Newhouse Votes to Rein in IRS Abuse and Protect Free Speech
WASHINGTON, D.C. – Rep. Dan Newhouse (R-WA) released the following statement after voting in favor of H.R. 5053, the Preventing IRS Abuse and Protecting Free Speech Act, which was approved by the U.S. House of Representatives. Rep. Newhouse cosponsored this legislation to eliminate the Internal Revenue Service’s (IRS) Schedule B form—a portion of Form 990, the annual return that most non-profits are required to file. This form requires non-profit groups to report the names of anyone who contributes more than $5,000.
“Three years after we learned that the IRS was unfairly targeting conservative nonprofits, the IRS has deservedly lost trust of Americans for misusing its authority to suppress political speech,” said Rep. Newhouse. “I was proud to cosponsor this legislation to protect First Amendment rights regardless of anyone’s political beliefs by preventing the IRS from forcing private nonprofits to submit the names and personal information of supporters. This legislation would prevent the IRS from improperly disclosing the political beliefs of Americans who exercise their right to contribute to private nonprofits of their choice.”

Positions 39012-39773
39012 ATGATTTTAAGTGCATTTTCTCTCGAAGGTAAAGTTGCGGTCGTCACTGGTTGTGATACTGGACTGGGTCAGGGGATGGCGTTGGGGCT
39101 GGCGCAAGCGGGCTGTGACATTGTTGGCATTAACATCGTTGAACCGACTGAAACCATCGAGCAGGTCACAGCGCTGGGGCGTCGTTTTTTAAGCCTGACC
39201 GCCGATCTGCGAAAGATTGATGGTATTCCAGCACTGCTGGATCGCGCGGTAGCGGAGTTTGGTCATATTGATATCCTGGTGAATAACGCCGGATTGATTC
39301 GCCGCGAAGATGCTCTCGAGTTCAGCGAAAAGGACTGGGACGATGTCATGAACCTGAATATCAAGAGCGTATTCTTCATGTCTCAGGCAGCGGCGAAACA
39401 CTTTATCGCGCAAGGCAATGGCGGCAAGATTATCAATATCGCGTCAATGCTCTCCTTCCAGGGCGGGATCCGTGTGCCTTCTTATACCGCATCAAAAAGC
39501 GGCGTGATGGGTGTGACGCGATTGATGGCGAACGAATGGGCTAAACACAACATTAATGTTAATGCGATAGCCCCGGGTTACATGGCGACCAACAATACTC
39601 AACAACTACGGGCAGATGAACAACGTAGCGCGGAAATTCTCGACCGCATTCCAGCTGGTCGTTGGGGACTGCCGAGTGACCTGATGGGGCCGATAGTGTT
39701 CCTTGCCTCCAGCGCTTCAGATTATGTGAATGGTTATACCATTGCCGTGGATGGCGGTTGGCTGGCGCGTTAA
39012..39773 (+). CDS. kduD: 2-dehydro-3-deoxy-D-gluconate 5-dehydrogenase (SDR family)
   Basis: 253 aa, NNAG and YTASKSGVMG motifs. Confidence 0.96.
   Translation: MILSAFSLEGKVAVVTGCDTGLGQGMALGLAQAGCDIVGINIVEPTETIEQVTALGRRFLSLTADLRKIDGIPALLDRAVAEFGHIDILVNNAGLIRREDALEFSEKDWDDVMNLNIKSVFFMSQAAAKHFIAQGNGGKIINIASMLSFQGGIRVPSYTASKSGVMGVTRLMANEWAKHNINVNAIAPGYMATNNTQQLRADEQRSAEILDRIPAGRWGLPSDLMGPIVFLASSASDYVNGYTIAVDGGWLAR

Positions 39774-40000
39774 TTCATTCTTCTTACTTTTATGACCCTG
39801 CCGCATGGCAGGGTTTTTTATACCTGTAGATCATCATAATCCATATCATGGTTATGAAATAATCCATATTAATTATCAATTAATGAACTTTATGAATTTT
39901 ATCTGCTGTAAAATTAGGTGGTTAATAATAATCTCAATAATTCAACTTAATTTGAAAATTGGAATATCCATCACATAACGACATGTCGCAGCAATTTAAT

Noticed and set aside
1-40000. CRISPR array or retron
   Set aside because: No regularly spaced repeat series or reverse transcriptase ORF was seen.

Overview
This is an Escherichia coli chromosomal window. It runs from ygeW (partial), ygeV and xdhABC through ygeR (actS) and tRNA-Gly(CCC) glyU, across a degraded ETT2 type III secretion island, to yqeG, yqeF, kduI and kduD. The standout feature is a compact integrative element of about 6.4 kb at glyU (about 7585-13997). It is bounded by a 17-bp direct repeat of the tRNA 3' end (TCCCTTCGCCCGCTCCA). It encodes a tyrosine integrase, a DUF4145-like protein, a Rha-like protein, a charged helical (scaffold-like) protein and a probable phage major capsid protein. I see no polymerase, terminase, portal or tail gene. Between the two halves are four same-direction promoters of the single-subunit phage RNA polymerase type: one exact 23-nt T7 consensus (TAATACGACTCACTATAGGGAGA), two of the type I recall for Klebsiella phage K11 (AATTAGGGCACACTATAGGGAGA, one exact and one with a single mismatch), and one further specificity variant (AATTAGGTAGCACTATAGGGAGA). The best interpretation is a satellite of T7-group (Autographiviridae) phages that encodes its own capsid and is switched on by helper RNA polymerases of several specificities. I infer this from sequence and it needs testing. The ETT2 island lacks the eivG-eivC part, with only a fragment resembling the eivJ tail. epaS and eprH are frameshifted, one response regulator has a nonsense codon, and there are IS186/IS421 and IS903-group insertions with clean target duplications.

Tax-exempt, non-profit organizations are currently required to file Form 990 Schedule B that lists donors of more than $5,000 in the previous calendar year. Although federal law prohibits the IRS from releasing Schedule Bs, in the past this information has been exploited to target conservatives. Ahead of the 2012 presidential election, the IRS improperly released the National Organization of Marriage’s (NOM) unredacted Schedule B form, which revealed a contribution from a pro-Mitt Romney group. The IRS was eventually ordered to pay NOM $50,000 in damages for releasing this confidential information.
IRS Commissioner John Koskinen has said this information is completely irrelevant to an organization’s tax-exempt status and that the IRS is already considering getting rid of the Schedule B. The commissioner told the Senate in July 2015: “On your 990 you list donors—although we’re about to try to change that. As a general matter, who gives to you should not matter as to what you’re about to do.”